The retreat not only pushed ideas forward, but also inspired me to revisit what I hoped for at the outset of this work. I see now the opportunity for exploring game structures to reemerge, and am excited to explore that.
Rain, Rain Go Away
We were hoping to explore some of the curiosities that came out of the retreat and our previous research on June 25, when we invited community members to walk a couple blocks with us and do some of the activities we’ve developed.
But it rained. On the one hand, I thought it might be cool to actually “follow the water” while it’s raining.
But we couldn’t invite people out into thunderstorms, and much of our work required dry sidewalks and interactions with folks just sitting outside. So we are postponing that engagement until July and August. I would, however, love to go out there next time it rains as I think that will give another sense of the behavior and infrastructure we want to explore and reflect.

In the days prior to the walk, Charles – the grandfather we’ve long wanted to engage in this work – joined us. He is a philosopher and photographer and is strikingly curious and wise. He will be joining us for a weeklong intensive July 9-15, and I am so excited to have him working with us.

 

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new map

Hi,

I have been on the road for various meetings and family events. I’m sorry that I will miss the canoe trip and decoration. I am on a tight deadline for a proposal. Unfortunately, getting grants is a major part of my job – hate it, but so it is.

Here is an updated map of what we have done so far. Also, I’m posting a spreadsheet of the tree data we collected. The table of data contains the attributes of the spatial features (trees for here). This is the information we collected with the GPS units. With the attributes, we can now show in a map where the healthy and stressed trees, among other things.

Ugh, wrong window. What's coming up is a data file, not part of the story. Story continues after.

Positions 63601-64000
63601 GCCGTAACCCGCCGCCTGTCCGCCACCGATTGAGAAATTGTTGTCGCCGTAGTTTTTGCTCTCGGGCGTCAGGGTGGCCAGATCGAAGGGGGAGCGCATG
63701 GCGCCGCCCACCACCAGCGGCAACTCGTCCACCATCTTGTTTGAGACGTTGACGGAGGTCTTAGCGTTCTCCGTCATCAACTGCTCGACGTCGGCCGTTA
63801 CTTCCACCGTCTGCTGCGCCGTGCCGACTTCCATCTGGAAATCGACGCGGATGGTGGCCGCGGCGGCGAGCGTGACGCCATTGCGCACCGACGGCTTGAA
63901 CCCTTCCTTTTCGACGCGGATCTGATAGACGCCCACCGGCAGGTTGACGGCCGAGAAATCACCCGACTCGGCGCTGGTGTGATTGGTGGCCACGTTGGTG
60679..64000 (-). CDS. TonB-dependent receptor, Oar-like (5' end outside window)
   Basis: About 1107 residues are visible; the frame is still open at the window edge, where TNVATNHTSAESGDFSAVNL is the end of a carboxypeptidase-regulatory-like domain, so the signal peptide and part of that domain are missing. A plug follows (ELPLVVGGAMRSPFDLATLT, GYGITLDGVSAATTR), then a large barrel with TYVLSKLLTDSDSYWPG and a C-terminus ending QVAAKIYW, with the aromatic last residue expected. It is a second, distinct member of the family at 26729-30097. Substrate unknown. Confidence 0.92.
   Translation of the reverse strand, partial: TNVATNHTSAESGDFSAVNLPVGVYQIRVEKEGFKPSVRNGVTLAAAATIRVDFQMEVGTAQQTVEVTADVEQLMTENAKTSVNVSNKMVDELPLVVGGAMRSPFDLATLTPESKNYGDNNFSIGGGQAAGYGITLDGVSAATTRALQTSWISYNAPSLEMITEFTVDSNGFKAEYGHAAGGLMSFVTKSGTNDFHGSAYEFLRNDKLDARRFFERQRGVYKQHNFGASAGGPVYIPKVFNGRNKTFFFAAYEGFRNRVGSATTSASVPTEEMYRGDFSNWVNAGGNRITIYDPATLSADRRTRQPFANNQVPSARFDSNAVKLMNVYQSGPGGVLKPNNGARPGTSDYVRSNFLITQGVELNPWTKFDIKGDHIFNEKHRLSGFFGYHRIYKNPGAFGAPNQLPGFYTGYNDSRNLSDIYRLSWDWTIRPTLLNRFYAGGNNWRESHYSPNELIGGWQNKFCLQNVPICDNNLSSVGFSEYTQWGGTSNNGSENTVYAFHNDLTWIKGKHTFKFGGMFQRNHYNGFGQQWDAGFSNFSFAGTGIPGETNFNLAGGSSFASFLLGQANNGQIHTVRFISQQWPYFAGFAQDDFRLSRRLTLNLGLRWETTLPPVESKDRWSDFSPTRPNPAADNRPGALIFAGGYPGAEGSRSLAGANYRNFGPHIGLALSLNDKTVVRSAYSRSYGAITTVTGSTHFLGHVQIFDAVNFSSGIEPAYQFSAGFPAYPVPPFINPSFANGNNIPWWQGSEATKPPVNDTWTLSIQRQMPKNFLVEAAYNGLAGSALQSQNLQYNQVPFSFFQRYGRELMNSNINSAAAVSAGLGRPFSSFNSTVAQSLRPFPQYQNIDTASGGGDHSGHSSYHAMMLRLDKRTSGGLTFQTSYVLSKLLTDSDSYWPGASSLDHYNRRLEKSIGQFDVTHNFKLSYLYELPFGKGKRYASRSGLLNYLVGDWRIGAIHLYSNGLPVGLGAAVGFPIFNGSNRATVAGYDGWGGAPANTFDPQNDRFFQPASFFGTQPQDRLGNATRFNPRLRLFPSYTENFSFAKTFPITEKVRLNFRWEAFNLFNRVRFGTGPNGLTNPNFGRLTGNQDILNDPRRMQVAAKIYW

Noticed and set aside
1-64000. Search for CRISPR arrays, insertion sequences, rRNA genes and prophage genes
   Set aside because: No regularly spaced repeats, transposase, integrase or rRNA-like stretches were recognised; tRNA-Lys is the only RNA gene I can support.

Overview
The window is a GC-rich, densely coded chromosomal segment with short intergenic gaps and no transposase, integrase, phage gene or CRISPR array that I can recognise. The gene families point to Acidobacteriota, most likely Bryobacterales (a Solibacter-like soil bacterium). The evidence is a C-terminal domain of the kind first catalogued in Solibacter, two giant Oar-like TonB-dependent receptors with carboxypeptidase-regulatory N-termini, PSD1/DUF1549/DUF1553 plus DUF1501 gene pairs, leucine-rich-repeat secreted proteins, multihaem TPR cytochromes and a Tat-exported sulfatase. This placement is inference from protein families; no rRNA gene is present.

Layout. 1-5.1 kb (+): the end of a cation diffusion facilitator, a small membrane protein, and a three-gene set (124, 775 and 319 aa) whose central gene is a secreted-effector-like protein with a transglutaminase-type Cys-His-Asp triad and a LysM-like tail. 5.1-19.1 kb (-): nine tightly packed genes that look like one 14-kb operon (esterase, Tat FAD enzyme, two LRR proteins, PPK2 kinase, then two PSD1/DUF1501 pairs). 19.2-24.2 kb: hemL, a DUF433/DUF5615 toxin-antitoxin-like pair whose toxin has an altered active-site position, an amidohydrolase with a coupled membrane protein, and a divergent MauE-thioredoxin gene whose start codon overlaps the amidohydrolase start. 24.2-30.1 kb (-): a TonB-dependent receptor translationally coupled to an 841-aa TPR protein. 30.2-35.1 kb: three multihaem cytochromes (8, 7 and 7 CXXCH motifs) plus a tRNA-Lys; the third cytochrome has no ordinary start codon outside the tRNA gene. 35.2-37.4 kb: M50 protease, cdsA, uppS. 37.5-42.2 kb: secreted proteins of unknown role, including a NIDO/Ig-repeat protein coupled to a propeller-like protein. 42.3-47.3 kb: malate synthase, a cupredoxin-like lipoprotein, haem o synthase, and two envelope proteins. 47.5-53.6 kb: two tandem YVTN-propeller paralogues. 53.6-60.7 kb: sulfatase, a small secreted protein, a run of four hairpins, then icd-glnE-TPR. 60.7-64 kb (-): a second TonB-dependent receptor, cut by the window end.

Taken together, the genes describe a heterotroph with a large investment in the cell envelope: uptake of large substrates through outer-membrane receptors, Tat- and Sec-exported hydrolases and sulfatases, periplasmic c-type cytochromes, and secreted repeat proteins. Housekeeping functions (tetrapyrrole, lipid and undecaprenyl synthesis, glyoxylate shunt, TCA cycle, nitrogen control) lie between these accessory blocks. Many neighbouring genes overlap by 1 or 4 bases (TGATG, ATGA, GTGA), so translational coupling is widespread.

We have talked about refining the data dictionary. How do we want to describe the features around us? What is important? Do we want to standardize our terms? In science, yes. Scientists often categorize objects in mutually exclusive groups, although the groups can be based on best judgement. Or, do we want to capture how we describe and leave things more open ended. We can then explore patterns in how people perceive their surroundings.

Talk with you soon.

Becky

tree_table

Watershed v Sewershed

I had the lucky opportunity to paddle with Eric Sanderson last week, the developer of the Welikia project. We  paddled down the length of the Bronx River in the Bronx with some WCS scientists now studying the river and its life in the context of the larger world, some WCS staff and  some other guests (including Carolyn Hall, about whom I learned a very interesting connection! Mills!). The group was seeking a closer look  at the river as well as a deeper connection with the local history.